My career results are interesting. I probably got the best income jobs on the test, but I did not like them. It said that I should go in to something medical like Radiation Oncology. I am interested in having a leadership career or a creative career, but not a medical career. It’s just not my thing. So I picked veterinarian, animal trainer, game designer, and police officer. I did not like my results, so most of my careers that I picked were searched on the test. I cannot see myself being a vet or a game designer. They were just the only jobs that I liked enough. I had to put in at least five jobs so I could move on.
There were two jobs that I actually liked: animal trainer and police officer. I can see myself being one of them. Actually I only put police officer as a job because it was the closest one they had to military, but I might be a police officer too. As far as being an animal trainer that comes naturally to me I have already trained my own dog to be a canine good citizen and therapy dog. An animal training career is easy to me. I think of it as a hobby not a career.
I also want to be an inventor but that was not an option on the test. If I had to give this test feedback, I would not give good feedback. I would say that it consumes too much time. It does not give specific feedback on what kind of person you are. It only gave a basic list of jobs. This test is not a very good one and who ever does it should now that it does not always give the best results. It said that I was practical, outgoing, and influential. Practical is just the opposite of me. I am analytical. My parents are doctors and my Dad got accepted to a Radiology Oncology Fellowship. He was impressed that this inventory selected that for me.
Student, FLVS Keyboarding
Posted by Denise Punger MD IBCLC at 11:59 PM
This is Scott's final project for his fitness class. Part of his assignment was to share his project.
He should appear on Doctor's TV!
A hereditary disease is something you are born with. It’s not something you get later on. A true hereditary disease can’t be turned around. For example dyslexia or Down’s syndrome can’t be reversed, but things like heart disease, Type 1 Diabetes, and cancer can be. These supposedly hereditary diseases can be turned around and be prevented. How you ask? You can get rid of them nasty fake hereditary diseases. Thousands of people have done this with great success. Don’t live your whole life thinking that eventually you will get a disease that your parents had. If you get something as an adult, it’s not because you inherited it, it’s because you ate or did the same bad habit as everyone else in your family. All you have to do is eat fruits and vegetables, exercise daily, and don’t drugs, smoke or alcohol. If you do not want to get addicted to drugs, don’t try it. The healthy food is better than you think. There’s a lot of healthy recipes and I am drinking a healthy sugar free chocolate smoothie. You have control. You are what you eat.
I was glad to have it called to my attention that Tongue-Tie was discussed on Doctors TV by Dr. Jim Sears. I don't watch much TV and it's the first time I heard of the show, but I do know Drs. Sears (the father and 2 sons, all authors of many parenting books), and I knew it would be a great resource for trying to self-recognize if their baby has tongue-tie, making the decision to find a physician who will do the simple procedure, and seeing what all is involved.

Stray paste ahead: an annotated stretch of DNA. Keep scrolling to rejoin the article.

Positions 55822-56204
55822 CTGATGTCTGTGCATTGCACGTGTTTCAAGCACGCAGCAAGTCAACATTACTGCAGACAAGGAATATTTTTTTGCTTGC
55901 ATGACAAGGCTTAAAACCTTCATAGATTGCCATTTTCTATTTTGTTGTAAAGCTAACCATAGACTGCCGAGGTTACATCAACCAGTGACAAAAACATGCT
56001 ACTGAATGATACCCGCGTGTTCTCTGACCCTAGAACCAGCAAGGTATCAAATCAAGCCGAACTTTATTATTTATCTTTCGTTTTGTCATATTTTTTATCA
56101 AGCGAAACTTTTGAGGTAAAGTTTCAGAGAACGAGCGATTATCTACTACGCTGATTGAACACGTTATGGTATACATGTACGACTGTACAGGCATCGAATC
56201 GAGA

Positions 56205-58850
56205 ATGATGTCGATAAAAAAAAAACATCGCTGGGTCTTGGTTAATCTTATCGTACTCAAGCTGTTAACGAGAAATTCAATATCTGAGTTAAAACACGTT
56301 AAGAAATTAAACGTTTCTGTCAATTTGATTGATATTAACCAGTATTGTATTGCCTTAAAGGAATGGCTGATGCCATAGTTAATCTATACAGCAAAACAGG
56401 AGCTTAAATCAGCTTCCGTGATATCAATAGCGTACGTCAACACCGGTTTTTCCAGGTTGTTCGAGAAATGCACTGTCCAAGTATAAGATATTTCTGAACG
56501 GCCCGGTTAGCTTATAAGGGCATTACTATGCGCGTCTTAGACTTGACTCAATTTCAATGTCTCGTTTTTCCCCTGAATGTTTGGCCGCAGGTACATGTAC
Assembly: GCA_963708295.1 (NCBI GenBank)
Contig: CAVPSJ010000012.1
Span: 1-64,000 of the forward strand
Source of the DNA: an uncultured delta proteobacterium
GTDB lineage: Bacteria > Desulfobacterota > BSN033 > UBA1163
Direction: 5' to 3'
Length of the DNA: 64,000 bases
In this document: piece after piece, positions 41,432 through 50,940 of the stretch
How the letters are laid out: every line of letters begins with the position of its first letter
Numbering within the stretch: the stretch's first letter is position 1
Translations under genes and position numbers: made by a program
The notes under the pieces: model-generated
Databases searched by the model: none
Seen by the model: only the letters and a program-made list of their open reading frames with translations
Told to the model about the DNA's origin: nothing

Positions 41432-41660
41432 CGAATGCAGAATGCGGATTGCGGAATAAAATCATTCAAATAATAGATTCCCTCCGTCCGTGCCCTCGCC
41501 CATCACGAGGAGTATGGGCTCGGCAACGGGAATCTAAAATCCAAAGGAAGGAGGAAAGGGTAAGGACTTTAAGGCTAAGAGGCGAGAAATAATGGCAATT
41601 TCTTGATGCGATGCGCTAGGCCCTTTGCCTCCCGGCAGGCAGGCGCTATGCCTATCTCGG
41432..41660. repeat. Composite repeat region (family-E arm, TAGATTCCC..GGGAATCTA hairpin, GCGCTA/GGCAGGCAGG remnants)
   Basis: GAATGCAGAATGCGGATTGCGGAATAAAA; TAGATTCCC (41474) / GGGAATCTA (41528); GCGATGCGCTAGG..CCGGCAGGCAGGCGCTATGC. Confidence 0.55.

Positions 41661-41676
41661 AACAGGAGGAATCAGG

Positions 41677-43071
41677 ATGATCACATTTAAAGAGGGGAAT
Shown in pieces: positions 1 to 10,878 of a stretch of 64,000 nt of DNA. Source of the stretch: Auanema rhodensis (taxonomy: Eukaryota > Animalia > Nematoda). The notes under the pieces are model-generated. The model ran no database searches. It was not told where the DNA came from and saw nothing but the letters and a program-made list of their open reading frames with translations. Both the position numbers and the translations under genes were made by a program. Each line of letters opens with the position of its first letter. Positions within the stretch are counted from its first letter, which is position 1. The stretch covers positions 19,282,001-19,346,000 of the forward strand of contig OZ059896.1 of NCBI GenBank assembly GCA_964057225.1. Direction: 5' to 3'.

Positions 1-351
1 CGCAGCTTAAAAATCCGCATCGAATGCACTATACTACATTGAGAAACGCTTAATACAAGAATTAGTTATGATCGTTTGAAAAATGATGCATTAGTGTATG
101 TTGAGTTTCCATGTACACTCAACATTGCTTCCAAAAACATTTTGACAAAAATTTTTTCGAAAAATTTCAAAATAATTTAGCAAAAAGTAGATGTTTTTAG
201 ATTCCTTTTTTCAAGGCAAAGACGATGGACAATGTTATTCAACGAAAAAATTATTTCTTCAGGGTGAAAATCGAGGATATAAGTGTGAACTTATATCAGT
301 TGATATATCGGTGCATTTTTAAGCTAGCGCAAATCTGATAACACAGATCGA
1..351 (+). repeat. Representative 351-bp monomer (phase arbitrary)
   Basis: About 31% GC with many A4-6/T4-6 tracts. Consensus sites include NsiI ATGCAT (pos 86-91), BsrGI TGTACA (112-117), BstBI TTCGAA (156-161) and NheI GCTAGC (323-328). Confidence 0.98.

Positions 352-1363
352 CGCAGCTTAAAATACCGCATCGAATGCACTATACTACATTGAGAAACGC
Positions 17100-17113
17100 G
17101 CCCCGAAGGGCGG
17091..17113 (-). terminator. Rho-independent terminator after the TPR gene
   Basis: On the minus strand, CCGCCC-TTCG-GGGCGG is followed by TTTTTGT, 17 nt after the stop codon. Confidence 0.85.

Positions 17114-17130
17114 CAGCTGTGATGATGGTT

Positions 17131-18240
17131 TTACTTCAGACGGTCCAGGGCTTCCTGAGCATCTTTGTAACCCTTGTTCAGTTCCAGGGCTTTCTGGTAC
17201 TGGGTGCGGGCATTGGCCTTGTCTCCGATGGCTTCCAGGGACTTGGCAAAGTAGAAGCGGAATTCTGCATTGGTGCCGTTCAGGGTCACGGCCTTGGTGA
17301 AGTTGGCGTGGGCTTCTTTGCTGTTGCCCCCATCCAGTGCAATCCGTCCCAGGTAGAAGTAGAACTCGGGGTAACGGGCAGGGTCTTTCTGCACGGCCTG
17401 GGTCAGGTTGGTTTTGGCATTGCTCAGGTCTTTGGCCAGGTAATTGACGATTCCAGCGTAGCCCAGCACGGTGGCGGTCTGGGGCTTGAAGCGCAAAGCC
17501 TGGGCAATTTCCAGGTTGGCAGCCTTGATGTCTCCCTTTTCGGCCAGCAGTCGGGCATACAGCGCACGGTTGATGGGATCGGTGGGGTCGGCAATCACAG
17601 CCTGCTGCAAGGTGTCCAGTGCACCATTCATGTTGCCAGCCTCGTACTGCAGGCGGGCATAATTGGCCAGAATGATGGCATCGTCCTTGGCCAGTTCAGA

Most new parents have no idea what tongue-tie is. It was my mother that was watching the show and told me about it. She said, if it wasn't for me, she wouldn't have known what it was, but because she knew I took care of breastfeeding problems and tight frenulums, it made her pay attention.
It is very intimidating to a new parent to think about "someone" making a little snip under their baby's tongue. All to often, it's the Pediatrician who tells the parent that nothing needs to be done when a parent thinks their baby may be tongue-tie. The mother goes on continuing to not be able to breastfeed. Her baby may not latch. It may be a painful latch, or it may be poor milk transfer with a failure to gain weight. Without the Pediatrician to concur, I find parents are reluctant to pursue treatment. I find that if a Pediatrician confirms the concerns, the parents will often follow through. Far too many Pediatricians blow off tongue- tie issues, and new vulnerable parents don't know to keep questioning. That's why I am so glad this topic was covered on TV programing. I find the more (main stream) information parents have on tongue-tie and frenotomy empowers them to trust their instincts and follow through finding resources.
Dr. Sears video is here.
I take care of frenulums for breastfeeding problems. The earlier the better, but I have no age limit. I do it right in the office, parents can be present and in constant contact with their baby. After the quick procedure, if the baby is hungry, I like the baby to go to breast or at least have some skin-to-skin time while I answer questions and make some recommendations for success.
If you have sore nipples from the first latch like the baby is biting or gnawing, a tight frenulum should be evaluated for. If there is poor milk transfer with weight loss, jaundice, or decreased urine or stooling, consider checking for tongue-tie. If your IBCLC, midwife, or postpartum nurse nurse tells you they think your baby has tongue-tie, especially if you live in my area, they are usually right-on as I have been working with them for over 12 years and many of our breastfeeding supportive have been around long before me.